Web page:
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The WorldClimb Project

In recent years, rock climbing has become very popular. The number of climbers grows annually at a rate of 15-20%, with current estimates at 50 million climbers worldwide, and a projected increase for the next 30 years. Moreover, in countries such as Spain, more than 50% of the climbing routes are located in Natural Protected Areas. All this poses an increasing pressure on cliff ecosystems and their unique and emblematic biodiversity. However, little is known about the climbing impact on cliff biodiversity, and previous studies has been conducted at local scales and using inconsistent methodologies.

Photo taken in Patones (Madrid). Marks left by the repeated ascent of climbers along different routes are highlighted with red arrows, causing the alteration of the ecosystem. This alteration includes the elimination of vascular plant species, lichens, and mosses. White dots represents climbers present in the study area at the time that the picture was taken.


In the WorldClimb project, we carried out the first large-scale study evaluating the effects of climbing on Mediterranean cliff vegetation. We performed field-surveys across the whole Mediterranean biome including: the Mediterranean basin, the Southwestern Cape of South Africa, California in the USA, central Chile and Southwest Australia. All Mediterranean regions are considered biodiversity hotspots, and Mediterranean cliffs are particularly under pressure due to the great amount of climbing tourists they receive throughout the entire year. Within the project, we applied a novel sampling design in 43 locations and 281 climbing routes sampled from eight countries in the five Mediterranean regions

To examine differences between unclimbed and climbed routes, we designed a closely-adjacent case-control sampling design with a 3 m wide × 3 m high quadrat placed along the climbing route. The quadrat was composed by a central Climbed (C) plot of 1 m wide and 3 m high, two immediately adjacent plots of 0.5 m wide and 3 m high, which were not surveyed, and two Unclimbed (U) plots of 0.5 m wide and 3 m high on the left and right side of the 3 m × 3 m quadrat that were used as controls, since they represent areas not reached by climbers.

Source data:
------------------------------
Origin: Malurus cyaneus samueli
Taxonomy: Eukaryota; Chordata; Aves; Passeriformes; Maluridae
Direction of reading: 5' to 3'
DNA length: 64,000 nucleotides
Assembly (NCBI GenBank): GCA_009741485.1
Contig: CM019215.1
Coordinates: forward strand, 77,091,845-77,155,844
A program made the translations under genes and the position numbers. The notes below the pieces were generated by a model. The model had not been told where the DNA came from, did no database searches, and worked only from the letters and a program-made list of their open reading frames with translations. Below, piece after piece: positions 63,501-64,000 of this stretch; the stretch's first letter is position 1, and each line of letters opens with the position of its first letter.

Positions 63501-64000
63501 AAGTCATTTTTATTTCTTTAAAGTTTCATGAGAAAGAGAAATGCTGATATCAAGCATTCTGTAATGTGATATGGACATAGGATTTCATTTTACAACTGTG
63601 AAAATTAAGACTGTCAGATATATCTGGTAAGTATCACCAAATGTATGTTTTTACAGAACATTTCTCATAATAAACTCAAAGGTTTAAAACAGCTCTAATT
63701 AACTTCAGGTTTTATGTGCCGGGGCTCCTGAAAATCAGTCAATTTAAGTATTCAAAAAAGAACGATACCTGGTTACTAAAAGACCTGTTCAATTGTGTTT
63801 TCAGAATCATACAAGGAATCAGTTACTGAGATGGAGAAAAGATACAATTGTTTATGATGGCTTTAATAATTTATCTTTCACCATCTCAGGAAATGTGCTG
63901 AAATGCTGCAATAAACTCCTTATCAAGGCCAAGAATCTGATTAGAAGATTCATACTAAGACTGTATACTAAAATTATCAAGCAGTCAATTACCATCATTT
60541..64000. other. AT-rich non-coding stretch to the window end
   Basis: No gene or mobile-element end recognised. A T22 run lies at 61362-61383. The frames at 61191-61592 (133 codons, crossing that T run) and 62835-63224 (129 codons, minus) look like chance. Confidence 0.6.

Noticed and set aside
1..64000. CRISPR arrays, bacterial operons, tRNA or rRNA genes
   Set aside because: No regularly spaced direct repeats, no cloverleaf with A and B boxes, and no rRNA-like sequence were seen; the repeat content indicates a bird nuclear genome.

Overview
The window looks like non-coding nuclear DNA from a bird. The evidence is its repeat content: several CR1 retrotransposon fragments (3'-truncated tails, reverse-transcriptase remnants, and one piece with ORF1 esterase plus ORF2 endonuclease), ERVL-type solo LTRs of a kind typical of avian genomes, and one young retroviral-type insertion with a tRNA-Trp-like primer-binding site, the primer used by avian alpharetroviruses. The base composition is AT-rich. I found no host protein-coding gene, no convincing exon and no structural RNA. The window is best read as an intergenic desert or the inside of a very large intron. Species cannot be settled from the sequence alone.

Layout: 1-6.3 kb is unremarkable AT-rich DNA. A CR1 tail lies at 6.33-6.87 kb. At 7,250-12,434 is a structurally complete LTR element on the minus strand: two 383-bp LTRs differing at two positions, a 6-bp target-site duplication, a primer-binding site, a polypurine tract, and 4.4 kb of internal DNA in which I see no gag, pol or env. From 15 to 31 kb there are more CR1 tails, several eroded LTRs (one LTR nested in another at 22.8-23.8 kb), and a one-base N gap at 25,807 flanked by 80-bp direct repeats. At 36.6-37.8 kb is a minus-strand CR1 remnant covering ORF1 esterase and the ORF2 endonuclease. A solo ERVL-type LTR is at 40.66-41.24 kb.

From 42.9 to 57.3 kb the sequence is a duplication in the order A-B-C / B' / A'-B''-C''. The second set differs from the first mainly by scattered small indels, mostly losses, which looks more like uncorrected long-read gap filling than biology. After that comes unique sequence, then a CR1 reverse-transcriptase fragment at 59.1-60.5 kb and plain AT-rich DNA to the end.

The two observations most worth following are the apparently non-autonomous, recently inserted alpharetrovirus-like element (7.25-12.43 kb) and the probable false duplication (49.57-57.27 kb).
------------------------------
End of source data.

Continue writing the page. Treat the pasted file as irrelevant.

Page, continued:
The use of a closely adjacent paired design is essential to adequately evaluate the impact of rock climbing on cliff vegetation, since this precludes the possibility that variations in biotic or abiotic factors such as aspect, micro-topography and insolation that could act as drivers of differences between climbed and unclimbed plots. Closely-paired transects have the added benefit of avoiding an observer’s interference in the undisturbed areas, since unclimbed transects can be surveyed from the same anchor with the help of directional gear placements.

With this worldwide project, we AIM to unravel the threats that cliff biodiversity is facing due to recreational activities such as climbing using a robust and standard sampling methodology, to describe the variety of cliff flora in Mediterranean environments, and to better understand the patterns and processes of cliff ecosystems to promote appropriate conservation strategies.

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